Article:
Devils Hole is a cavern cut into a rocky hillside. A fence surrounds the entire hilside.
Looking down into Devils Hole.   The less than one inch endangered pupfish that live in Devil's Hole have been isolated here for 10,000 to 20,000 years. The National Park Service monitor the water level of the hole. The water must maintaine a certain level above a rock shelf for the pupfish to survive.  Years prior, farming had created irrigations, causing the lost of water to these area's, decreasing the natural vegitation that supported the wildlife. The refuge was established and the wetland and natural habitat is slowly being brought back to life.
Joe spotted this Chuckwalla on the rock wall, looking down toward Devil's Hole. When Chuckwalla's get scared, they run and hide in crevices, then inflate their body by swallowing air. This wedges them in, making it harder for predators to capture them. Joe is good at spotting everything. I wouldn't see have of what we see if it weren't for him!
We left the viewing spot of Devil's Hole, and followed a trail along the fenced up the hillside.

 We found another opening into Devil's Hole that was fenced in.
View from where we hike up around the fenced area. Can you see our car below?
Next we drove to Crystal Reservoir. This reservoir is m where all the springs in this area dump into.
It was extremmely windy that day. The resevoir had white caps.

People use to boat, swim and water ski here, until it became part of the refuge.

There were alot of birds and ducks in this area, but they would not let you get close to them to get a picture.
There is a very short trail that takes you around the reserve. It was too windy to enjoy the trail that day. We left Crystal Reservoir and drove to the Visitor Center and Crystal Spring.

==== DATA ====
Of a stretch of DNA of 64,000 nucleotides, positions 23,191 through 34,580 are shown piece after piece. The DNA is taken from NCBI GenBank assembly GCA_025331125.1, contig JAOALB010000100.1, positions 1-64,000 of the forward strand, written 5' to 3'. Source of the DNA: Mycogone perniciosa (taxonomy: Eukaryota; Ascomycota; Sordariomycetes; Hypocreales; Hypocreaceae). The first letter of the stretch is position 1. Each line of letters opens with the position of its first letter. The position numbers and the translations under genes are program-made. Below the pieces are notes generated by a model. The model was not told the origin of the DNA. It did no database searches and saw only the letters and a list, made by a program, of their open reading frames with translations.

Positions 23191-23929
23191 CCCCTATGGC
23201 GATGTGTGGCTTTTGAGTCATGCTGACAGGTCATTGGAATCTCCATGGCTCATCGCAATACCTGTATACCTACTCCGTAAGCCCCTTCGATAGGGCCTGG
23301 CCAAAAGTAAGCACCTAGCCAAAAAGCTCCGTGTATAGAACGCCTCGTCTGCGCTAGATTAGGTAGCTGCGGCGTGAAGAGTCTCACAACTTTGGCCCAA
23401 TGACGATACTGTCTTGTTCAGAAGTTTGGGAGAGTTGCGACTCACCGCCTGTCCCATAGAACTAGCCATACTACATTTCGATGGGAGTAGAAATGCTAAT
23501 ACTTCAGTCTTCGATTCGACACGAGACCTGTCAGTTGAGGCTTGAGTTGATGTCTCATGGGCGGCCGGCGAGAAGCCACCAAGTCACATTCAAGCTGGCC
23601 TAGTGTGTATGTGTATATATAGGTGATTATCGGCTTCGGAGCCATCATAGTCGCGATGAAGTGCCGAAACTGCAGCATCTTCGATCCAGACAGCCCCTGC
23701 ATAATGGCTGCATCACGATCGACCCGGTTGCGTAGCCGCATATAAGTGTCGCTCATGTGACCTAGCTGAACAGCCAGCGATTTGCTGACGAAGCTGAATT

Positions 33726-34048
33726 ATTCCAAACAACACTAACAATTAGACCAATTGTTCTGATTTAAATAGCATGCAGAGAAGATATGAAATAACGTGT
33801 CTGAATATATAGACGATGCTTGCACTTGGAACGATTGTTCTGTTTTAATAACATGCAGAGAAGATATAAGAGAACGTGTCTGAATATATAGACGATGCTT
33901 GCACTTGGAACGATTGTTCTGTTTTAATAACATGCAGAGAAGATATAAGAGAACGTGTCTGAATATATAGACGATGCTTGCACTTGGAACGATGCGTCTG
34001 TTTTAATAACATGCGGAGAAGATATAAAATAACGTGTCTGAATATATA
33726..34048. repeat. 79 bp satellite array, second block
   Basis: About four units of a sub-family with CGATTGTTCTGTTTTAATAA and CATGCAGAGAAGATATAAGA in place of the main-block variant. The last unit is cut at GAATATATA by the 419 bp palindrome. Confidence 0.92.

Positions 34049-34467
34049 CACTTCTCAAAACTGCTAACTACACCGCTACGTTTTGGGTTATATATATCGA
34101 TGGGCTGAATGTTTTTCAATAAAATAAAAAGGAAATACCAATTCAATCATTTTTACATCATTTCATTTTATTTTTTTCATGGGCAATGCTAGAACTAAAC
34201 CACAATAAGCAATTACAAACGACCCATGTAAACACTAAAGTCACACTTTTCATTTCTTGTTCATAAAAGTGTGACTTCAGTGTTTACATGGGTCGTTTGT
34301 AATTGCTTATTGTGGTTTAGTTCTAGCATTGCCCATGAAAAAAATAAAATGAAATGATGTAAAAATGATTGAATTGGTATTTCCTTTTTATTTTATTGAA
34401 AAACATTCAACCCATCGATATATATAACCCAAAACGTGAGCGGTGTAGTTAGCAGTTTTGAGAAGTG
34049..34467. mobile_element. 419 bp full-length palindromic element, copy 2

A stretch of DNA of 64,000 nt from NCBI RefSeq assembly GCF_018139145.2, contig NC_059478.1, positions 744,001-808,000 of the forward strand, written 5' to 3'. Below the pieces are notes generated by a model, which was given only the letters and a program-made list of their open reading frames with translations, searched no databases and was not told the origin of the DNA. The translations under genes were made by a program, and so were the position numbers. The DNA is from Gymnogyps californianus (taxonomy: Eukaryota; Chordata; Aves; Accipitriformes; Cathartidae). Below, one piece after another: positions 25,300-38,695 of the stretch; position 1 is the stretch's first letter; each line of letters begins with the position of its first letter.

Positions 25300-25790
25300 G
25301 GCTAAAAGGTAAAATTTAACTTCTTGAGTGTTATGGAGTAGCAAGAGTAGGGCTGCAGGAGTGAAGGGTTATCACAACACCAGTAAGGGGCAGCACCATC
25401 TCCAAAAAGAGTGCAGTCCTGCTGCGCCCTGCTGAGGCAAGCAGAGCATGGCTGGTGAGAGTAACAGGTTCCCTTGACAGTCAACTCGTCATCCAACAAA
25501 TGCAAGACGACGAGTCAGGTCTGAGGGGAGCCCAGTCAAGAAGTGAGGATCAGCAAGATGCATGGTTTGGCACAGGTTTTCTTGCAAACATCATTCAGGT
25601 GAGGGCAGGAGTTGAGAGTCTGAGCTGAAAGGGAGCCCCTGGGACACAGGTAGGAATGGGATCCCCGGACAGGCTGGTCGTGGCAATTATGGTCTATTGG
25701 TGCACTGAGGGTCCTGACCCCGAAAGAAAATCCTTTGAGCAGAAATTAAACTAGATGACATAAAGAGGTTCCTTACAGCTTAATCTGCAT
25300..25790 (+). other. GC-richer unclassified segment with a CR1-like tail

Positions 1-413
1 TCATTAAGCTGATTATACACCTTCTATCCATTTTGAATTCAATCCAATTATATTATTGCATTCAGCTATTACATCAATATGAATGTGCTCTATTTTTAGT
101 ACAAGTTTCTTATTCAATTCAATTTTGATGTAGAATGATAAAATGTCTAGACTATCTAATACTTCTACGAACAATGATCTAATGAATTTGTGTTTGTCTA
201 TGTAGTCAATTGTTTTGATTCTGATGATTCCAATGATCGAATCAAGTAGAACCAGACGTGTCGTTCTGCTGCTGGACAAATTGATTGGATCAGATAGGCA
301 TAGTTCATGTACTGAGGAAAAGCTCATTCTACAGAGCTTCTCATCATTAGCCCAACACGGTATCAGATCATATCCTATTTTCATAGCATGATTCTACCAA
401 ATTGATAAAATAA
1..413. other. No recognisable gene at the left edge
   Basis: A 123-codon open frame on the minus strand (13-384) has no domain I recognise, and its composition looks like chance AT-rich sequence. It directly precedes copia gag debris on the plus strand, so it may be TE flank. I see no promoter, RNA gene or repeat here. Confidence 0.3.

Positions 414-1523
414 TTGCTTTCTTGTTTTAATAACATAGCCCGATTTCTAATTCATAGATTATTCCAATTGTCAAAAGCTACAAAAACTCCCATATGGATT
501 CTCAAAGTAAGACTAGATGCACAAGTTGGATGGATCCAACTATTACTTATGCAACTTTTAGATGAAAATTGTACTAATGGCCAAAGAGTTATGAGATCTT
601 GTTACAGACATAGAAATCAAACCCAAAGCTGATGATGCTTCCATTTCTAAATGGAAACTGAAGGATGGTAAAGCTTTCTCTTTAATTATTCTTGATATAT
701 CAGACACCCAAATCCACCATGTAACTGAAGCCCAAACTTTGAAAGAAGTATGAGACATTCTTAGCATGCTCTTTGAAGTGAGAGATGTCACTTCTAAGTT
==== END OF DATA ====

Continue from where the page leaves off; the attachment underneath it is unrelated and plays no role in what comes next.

The ground around the springs is very white. After reading some information, I found out it is white because it is very alkaline.
Here is a picture of all the springs located in this area. God provied water where there is 4 inches of rain or less.

We noticed unusual markings on the mountain in front of us.
Here is a close up of the markings. There was no information on how it was formed. It looked like one of Madonna's bra's to me.
This is a stream coming from Crystal Spring.

Everything is dry like a desert. The mesquite trees are still brown.
but we have the stream.
Beautiful Crystal Spring.
The spring water comes from a vast underwater  aquifer over 100 miles northeast. This fossil water takes thousands of years to move through the ground to here.

On our walk back on the boardwalk at Crystal Spring, I found dry mesquite screwbeans pods from last spring.
Remember when I pointed out a mountain range that had a face with a large nose while we were driving from Beatty, Nevada on Hwy. 95.I could see that same face from Crystal Springs. We left Crystal Springs and the Visitor Centor to drive to Big Dunes. We were prabably a mile away from Big Dunes, but because the wind was so strong in the Amargosa Valley, visiability was very minamal. Any other day we would have seen it. We took Hwy. 95 south and headed home for the day. We are still in Three Rivers, CA. We decided to stay here and drive into the park. Joe figured out for the price of gas, it would be cheaper to stay here. It is only a 30 minute drive into the park, and we would not have any hook ups or internet or phone service. Internet is very slow here, but I have the option to drive into town where there is a stronger connection.